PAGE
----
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Expecting to Fail

Sep 26, 2009, 08:04 (0 Talkback[s])
(Other stories by Jeremy Zawodny)

"A few days ago, after the latest in a seemingly never ending string of problems that interrupted connectivity between two of our data centers, coworker #1 said something like "why can't we have a network that just works?!" The exasperation in his voice is something we all felt to some degree or another. Moments later coworker #2 piped up and said "if our network was perfect, the software you write wouldn't be nearly as robust."

"There's a lot of truth to that. I find myself writing software a bit differently now than I did seven or eight years ago, even though I was working on high-traffic web sites then and still am now. The single biggest difference is that I try to expect everything to fail. Everything.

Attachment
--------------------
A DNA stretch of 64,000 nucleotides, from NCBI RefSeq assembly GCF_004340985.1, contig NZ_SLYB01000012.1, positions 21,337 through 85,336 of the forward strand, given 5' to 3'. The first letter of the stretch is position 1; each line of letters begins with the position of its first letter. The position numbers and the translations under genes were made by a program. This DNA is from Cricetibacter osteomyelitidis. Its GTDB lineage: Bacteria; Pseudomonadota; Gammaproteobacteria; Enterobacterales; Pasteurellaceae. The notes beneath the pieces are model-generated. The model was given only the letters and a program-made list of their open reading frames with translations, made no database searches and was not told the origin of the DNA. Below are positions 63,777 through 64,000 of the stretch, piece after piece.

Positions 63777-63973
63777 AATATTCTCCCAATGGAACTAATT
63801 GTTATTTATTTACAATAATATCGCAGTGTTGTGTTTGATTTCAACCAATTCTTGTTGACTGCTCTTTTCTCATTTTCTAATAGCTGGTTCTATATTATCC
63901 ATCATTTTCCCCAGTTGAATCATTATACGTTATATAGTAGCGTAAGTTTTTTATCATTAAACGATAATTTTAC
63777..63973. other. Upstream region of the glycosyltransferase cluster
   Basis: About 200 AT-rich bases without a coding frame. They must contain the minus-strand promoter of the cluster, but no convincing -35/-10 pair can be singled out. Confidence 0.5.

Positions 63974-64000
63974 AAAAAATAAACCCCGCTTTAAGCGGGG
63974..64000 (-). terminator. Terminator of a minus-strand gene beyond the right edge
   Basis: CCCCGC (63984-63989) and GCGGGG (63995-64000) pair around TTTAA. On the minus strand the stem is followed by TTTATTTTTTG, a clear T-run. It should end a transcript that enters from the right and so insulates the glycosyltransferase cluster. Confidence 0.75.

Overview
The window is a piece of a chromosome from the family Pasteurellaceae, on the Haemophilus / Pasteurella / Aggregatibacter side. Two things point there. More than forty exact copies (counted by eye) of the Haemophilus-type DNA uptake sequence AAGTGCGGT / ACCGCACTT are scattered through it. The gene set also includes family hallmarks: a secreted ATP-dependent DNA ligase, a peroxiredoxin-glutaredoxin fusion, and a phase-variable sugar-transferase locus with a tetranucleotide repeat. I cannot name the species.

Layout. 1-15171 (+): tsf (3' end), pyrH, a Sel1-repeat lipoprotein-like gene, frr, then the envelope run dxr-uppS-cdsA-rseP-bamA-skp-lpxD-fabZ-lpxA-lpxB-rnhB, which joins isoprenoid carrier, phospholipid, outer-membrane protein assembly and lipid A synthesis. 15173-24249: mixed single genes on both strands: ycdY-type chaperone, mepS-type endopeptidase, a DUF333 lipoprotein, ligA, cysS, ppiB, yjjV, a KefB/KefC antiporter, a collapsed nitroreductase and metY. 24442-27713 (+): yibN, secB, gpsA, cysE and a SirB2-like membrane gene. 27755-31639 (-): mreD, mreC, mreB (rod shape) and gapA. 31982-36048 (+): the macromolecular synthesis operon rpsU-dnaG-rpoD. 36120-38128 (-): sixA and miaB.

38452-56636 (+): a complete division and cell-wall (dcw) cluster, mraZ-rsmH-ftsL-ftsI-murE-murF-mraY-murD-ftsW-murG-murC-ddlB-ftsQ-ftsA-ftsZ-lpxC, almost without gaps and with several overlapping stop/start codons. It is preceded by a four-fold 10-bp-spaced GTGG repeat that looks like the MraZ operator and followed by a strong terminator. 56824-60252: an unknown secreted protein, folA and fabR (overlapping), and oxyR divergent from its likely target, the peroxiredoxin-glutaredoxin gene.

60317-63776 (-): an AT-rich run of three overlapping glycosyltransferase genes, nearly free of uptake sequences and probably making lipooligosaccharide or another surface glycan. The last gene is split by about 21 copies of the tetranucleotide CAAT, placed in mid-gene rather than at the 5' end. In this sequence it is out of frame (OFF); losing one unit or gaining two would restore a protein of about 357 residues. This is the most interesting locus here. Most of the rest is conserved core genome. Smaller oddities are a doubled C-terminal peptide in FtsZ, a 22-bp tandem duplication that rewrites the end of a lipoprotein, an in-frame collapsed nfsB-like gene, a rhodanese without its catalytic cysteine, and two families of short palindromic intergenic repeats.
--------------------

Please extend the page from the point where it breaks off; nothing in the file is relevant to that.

"I never really thought about this as a design philosophy or how it affects the way I approach things, but that comment last week made me realize it was something worth talking about. The more I've thought about it, there are seven distinct issues I find myself dealing with over and over when it comes to embracing failure: redundancy, locality, caching, timeouts, logging, and monitoring."

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